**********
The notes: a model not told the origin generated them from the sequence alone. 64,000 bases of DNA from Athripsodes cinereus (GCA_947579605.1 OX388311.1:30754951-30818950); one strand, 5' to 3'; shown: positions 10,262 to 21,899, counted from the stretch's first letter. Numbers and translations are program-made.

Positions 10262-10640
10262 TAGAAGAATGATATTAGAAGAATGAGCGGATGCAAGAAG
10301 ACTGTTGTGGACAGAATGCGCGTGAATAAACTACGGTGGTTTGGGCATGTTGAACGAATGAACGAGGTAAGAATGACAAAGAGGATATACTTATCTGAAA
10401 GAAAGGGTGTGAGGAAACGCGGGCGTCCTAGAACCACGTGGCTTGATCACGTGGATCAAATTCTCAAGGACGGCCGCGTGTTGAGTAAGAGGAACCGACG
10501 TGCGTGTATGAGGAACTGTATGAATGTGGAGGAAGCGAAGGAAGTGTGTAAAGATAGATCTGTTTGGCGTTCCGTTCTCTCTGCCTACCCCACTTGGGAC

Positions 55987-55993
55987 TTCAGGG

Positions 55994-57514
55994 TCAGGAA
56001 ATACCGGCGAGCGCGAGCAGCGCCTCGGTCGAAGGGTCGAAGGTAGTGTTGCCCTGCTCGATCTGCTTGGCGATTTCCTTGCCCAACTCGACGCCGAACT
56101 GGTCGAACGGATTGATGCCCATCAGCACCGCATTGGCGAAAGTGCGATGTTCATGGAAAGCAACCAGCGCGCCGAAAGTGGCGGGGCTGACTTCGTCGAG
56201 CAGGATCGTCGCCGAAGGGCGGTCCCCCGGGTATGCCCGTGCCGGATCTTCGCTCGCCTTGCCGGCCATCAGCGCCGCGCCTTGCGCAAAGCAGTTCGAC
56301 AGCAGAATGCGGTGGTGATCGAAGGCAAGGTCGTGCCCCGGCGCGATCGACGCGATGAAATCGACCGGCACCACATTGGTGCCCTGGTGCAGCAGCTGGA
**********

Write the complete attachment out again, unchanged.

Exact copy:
The notes: a model not told the origin generated them from the sequence alone. 64,000 bases of DNA from Athripsodes cinereus (GCA_947579605.1 OX388311.1:30754951-30818950); one strand, 5' to 3'; shown: positions 10,262 to 21,899, counted from the stretch's first letter. Numbers and translations are program-made.

Positions 10262-10640
10262 TAGAAGAATGATATTAGAAGAATGAGCGGATGCAAGAAG
10301 ACTGTTGTGGACAGAATGCGCGTGAATAAACTACGGTGGTTTGGGCATGTTGAACGAATGAACGAGGTAAGAATGACAAAGAGGATATACTTATCTGAAA
10401 GAAAGGGTGTGAGGAAACGCGGGCGTCCTAGAACCACGTGGCTTGATCACGTGGATCAAATTCTCAAGGACGGCCGCGTGTTGAGTAAGAGGAACCGACG
10501 TGCGTGTATGAGGAACTGTATGAATGTGGAGGAAGCGAAGGAAGTGTGTAAAGATAGATCTGTTTGGCGTTCCGTTCTCTCTGCCTACCCCACTTGGGAC

Positions 55987-55993
55987 TTCAGGG

Positions 55994-57514
55994 TCAGGAA
56001 ATACCGGCGAGCGCGAGCAGCGCCTCGGTCGAAGGGTCGAAGGTAGTGTTGCCCTGCTCGATCTGCTTGGCGATTTCCTTGCCCAACTCGACGCCGAACT
56101 GGTCGAACGGATTGATGCCCATCAGCACCGCATTGGCGAAAGTGCGATGTTCATGGAAAGCAACCAGCGCGCCGAAAGTGGCGGGGCTGACTTCGTCGAG
56201 CAGGATCGTCGCCGAAGGGCGGTCCCCCGGGTATGCCCGTGCCGGATCTTCGCTCGCCTTGCCGGCCATCAGCGCCGCGCCTTGCGCAAAGCAGTTCGAC
56301 AGCAGAATGCGGTGGTGATCGAAGGCAAGGTCGTGCCCCGGCGCGATCGACGCGATGAAATCGACCGGCACCACATTGGTGCCCTGGTGCAGCAGCTGGA